|Butte Anaconda & Pacific Railway Alco-GE 64 and 55 at Rocker, Montana on October 10, 1958, Kodachrome by unknown photographer, Chuck Zeiler collection. Information about these locomotives is a little hard to come by, but here's what I found so far, from the Electric Railway Journal May 31, 1913, verbatim including spelling:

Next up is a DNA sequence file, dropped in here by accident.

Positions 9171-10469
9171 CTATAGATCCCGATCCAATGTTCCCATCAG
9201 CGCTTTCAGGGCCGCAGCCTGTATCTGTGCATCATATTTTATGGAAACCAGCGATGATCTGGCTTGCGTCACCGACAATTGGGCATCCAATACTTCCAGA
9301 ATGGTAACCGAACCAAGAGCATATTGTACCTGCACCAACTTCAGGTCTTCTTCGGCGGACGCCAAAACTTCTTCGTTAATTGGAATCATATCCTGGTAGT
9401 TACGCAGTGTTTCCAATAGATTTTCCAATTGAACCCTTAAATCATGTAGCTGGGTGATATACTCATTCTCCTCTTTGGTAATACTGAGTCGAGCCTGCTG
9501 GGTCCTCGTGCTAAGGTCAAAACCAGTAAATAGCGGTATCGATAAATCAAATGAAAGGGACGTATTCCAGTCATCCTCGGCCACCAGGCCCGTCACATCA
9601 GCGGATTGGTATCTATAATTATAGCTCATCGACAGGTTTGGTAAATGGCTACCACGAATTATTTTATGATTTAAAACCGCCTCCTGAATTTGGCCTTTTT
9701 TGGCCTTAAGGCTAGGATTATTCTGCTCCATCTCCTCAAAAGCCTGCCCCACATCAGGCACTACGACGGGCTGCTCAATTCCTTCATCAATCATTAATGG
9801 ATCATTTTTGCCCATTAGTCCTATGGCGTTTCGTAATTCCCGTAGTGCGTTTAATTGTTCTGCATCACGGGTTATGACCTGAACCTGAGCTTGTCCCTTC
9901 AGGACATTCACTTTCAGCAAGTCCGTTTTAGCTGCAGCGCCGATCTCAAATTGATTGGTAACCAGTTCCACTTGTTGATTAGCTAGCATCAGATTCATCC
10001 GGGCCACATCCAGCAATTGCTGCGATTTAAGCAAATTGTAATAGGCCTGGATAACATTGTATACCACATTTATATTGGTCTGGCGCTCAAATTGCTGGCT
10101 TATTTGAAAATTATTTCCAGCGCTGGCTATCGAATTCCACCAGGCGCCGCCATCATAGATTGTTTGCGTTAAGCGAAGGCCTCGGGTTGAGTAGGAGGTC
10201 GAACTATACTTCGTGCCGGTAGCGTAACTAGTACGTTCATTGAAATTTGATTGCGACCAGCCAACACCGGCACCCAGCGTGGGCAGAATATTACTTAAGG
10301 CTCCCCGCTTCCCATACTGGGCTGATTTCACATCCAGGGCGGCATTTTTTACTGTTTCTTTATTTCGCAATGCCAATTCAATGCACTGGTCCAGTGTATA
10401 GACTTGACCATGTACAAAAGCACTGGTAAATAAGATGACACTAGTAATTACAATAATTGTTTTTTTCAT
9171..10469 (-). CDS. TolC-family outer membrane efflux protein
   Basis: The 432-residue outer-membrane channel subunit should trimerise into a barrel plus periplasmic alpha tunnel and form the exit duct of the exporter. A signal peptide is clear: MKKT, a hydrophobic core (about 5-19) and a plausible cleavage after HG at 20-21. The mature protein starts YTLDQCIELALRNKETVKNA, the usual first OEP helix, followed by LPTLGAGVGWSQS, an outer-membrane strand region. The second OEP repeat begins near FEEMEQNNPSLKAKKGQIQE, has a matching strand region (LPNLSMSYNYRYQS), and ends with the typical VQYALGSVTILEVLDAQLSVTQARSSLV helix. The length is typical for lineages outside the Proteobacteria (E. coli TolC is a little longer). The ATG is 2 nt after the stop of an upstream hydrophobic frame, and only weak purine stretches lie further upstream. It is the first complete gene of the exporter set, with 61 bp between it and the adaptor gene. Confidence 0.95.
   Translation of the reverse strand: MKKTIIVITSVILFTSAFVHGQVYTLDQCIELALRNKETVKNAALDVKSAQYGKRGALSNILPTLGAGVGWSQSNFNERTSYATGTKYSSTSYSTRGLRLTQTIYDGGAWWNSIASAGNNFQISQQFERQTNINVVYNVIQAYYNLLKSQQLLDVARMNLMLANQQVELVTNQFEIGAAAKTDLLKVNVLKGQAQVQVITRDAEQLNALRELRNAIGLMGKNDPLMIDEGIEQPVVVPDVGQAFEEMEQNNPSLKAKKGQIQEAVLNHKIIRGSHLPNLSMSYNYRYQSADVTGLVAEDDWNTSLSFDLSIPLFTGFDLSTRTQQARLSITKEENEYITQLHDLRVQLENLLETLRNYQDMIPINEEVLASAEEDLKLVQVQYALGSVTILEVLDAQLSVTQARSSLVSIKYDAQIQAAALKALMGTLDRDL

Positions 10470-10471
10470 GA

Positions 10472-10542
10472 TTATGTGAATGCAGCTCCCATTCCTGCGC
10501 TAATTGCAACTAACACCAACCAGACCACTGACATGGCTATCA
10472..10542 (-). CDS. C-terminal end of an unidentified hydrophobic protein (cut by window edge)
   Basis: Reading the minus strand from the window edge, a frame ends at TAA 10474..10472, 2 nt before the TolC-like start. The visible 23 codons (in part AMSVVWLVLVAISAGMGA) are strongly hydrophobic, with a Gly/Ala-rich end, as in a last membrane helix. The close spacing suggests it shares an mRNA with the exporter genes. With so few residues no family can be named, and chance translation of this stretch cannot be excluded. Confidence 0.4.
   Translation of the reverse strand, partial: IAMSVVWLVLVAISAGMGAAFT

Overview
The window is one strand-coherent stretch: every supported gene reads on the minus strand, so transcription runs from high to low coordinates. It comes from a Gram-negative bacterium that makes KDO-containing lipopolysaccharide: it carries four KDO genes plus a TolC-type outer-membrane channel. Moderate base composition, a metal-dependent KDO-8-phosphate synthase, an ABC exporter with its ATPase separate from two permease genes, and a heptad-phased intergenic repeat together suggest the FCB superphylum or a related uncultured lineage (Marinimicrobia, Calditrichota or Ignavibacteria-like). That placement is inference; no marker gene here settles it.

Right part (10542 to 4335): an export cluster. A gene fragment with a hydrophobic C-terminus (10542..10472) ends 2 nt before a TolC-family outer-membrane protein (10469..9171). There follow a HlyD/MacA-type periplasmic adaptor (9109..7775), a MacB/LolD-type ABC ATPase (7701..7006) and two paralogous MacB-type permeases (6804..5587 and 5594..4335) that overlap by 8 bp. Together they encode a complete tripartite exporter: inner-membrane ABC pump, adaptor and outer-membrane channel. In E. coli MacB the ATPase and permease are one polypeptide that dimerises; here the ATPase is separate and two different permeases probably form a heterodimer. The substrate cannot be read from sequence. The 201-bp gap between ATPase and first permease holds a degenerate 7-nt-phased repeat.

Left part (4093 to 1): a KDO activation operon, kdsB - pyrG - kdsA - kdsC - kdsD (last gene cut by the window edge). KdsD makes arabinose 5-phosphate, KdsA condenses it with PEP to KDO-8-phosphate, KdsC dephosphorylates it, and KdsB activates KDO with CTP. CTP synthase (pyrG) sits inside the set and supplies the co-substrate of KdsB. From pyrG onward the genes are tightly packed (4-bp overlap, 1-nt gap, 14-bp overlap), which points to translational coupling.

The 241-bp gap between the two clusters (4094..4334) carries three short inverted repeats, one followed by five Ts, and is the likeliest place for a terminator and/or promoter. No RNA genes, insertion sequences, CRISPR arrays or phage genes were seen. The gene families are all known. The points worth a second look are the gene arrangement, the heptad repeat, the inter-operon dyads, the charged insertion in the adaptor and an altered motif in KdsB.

The initial equipment consists of 17 units, 15 for freight and two for passenger service. Each unit weighs approximately 80 tons. The two units forming a freight locomotive in each case will be coupled together and operated in multiple, and combination locomotives will haul the 3400 ton train at a maximum speed of 15 m.p.h against the ruling grade and at 21 m.p.h on level tangent track. The passenger locomotives are the same design as the freight locomotives except they are geared for a maximum of 45 m.p.h. on level tangent track. A schedule of eight passenger trains per day, four each way, is maintained, the average train being composed of a locomotive and three standard passenger coaches. All locomotive equipment, as well as the substation apparatus and overhead line material, was designed and built by the General Electric Company. One of the locomotives will be exhibited at the Master Mechanics' and Master Car Builders' conventions in Atlantic City. The general design is of the articulated double-truck type, all weight being on the drivers. The cab, containing the Engineer's compartment in each end and a central compartment for the control apparatus, is carried by the two truck frames on center pins. It is of the box type, extending the entire length of the locomotive, and is provided with end and side doors. Friction draft gear mounted on the outer end frame of each truck transmits the hauling and buffing stresses directly through the truck frame, diverting these strains from the center pins and underframe. The trucks are built of heavy steel castings. The side frames are of a truss pattern with heavy top and bottom members and pedestal tie bars. They are connected by end frames and a cast-steel center transom. The entire weight is carried on semi-elliptic springs suitably equilized. On each axle is mounted a motor of the twin-geared type. The cab underframe conists of two 12 inch longitudinal steel channels on either side of the center and two six inch X six inch steel angles along the outer edge. The central channels are inclosed and form a distributing air duct for forced ventilation. Air is conducted through the center pins, which are hollow, into the truck transoms and thence to the motors. The Engineer's compartment, at either end of the cab, contains the operator's seat, controller, air-brake valves, bell and whisle ropes, ammeter, air gages, sanders, and other control appartus that should be within immediate reach of the Engineer.